Mark Hahn: I did a couple of screens for a submarine warfare game that another game designer had written for the Atari 800 and the Apple II, but I don't remember the name (Ed: possibly Final Legacy?). I helped with sounds on a few other cartridges, mostly by doing some work on a tool that allowed our sound designer, Andy Fuchs, to play with sounds in an interactive fashion.


DP: Were the games that you wrote ones that were chosen or assigned?


Mark Hahn: Dukes was assigned to me. Pengo was a title that Atari had bought the home game system rights to, but nobody wanted to try the conversion. The original arcade machine had a z80, 32K of ROM and 32K of RAM, etc. I prototyped a few screens and brought them to management. They liked what I'd done, got buyoff from marketing, and off I went.


DP: I heard that Elk Attack took you 3 months to write, and was based on Taito’s Electric Yo-Yo, correct?


Mark Hahn: Yes. We had a Yo-Yo machine in the NY office. I spent many hours late at night playing that game while I was waiting for my assemblies to finish, or downloading test code.

The history of Elk Attack is not very interesting. In the spring of 1987, finding myself unemployed, I wrote a VCS game based very loosely on Yo-Yo. Those things that were easy to do I did; those that were hard, I changed or dropped. I named my cart Elk Attack as a joke and sent the cart to Atari and Epyx for them to evaluate. Neither were interested, so I stuffed my test EPROMS in a drawer and forgot them until I ran across the STELLA emulator. Brad Mott had a wonderful emulator but no binaries to distribute with it. I gave him permission to include Elk Attack with distributions of STELLA.

DP: What equipment did you use to program it?


Mark Hahn: I used a Microtek Mice-II In Circuit Emulator and a PC as my development system.


DP: It appears you used some code from Pengo...


Mark Hahn: The hardest part of Elk Attack was getting the screens to look the way I wanted them to. I started with some screen code I had written for Pengo and modified it quite a bit. I re-used very little code from Pengo, but it I did use parts of the Pengo code to prototype things I was working on in Elk Attack.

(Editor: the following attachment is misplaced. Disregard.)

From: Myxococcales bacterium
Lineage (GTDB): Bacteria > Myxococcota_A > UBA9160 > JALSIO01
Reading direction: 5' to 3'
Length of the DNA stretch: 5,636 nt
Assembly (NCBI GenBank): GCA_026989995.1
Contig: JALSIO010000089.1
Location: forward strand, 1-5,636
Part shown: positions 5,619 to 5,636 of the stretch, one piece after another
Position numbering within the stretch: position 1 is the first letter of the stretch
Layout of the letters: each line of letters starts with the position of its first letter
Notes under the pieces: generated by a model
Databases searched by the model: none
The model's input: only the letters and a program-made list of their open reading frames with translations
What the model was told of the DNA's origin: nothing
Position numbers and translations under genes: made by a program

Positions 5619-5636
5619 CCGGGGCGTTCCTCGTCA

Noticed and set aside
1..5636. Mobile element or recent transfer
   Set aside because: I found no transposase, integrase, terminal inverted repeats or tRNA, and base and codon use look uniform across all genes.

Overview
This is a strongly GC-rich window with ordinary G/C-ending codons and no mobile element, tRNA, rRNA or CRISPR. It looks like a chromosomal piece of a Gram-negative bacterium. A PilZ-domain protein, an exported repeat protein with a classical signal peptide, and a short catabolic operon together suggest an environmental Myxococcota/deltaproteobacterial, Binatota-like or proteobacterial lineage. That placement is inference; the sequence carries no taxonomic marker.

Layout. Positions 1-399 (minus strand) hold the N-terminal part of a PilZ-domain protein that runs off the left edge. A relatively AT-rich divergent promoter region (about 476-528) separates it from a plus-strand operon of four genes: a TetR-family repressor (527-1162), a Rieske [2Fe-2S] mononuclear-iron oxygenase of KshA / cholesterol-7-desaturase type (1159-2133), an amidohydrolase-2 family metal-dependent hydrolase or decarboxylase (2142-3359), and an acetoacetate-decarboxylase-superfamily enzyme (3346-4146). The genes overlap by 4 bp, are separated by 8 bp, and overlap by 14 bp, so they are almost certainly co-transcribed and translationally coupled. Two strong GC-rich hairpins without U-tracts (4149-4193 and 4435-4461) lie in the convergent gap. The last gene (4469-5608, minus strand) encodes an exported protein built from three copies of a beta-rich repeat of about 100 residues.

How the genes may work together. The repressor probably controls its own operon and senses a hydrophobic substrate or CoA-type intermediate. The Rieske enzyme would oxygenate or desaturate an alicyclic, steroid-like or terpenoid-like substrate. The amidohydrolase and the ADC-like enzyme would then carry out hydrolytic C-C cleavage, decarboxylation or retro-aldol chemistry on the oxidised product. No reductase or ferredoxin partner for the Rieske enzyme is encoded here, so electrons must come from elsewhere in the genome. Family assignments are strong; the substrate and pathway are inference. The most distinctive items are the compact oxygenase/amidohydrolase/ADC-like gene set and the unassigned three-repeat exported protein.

DP: Do any of your other games have any glitches in them?


Mark Hahn: No ... my code is bug-free ... not! I'm not aware of any bugs in Pengo that the user would see. There are numerous bugs in Dukes, but it was never finished. Elk Attack has an extra scan line bug in it somewhere. Under just the right (or is it wrong) conditions it will put out an extra scan line (193 instead of 192, some TVs will roll the picture when this happens). Since I never sold Elk Attack to anyone, I never bothered to fix that bug. 


DP: Any hidden Easter eggs in your games? 


Mark Hahn: Nope. Never had the room. I have my initials in a few unused bytes at the end of Elk Attack. 


DP: Any other versions of your games that you know of (like Pengo)? 


Mark Hahn: There may have been 2 versions of Pengo that became pre-production prototypes, the one with arcade style text, and another version that was almost the finished game. 


DP: How was it working for Atari? 


Mark Hahn: It was great and it was terrible. Howard Warshaw has done some video documentaries on what it was like, but I refuse to pay Howard for a copy (and he won't cough up a review copy, at least not for me). 


DP: What are some of your favorite games? 


Mark Hahn: Robotron - all time best. Also Doom and Duke Nukem. 


DP: Ever see any of your fellow ex-Atari programmers?


Mark Hahn: I haven't seen any of them in years. I know Christopher Omarzu very well, and I trade email with a few of them from time to time, but many still live in the bay area, and I just don't get down there too often.


DP: Have you attended any of the “retro” gaming conventions, such as Classic Gaming Expo, or have any interest in doing so?


Mark Hahn: Nope, I guess I'd be interested in going to one if I had the time.


DP: Between your days at Atari and the present, what have you been doing with yourself? Still involved in the game industry?


Mark Hahn: I haven't done any real game programming since Atari. I do a lot of embedded systems programming these days. Not as much fun as games, but usually not as stressful. 



Dukes of Hazzard Atari VCS/2600 Atari unreleased
Pengo Atari VCS/2600 Atari released
Elk Attack Atari VCS/2600 Atari unreleased
"submarine game" Atari VCS/2600 Atari not completed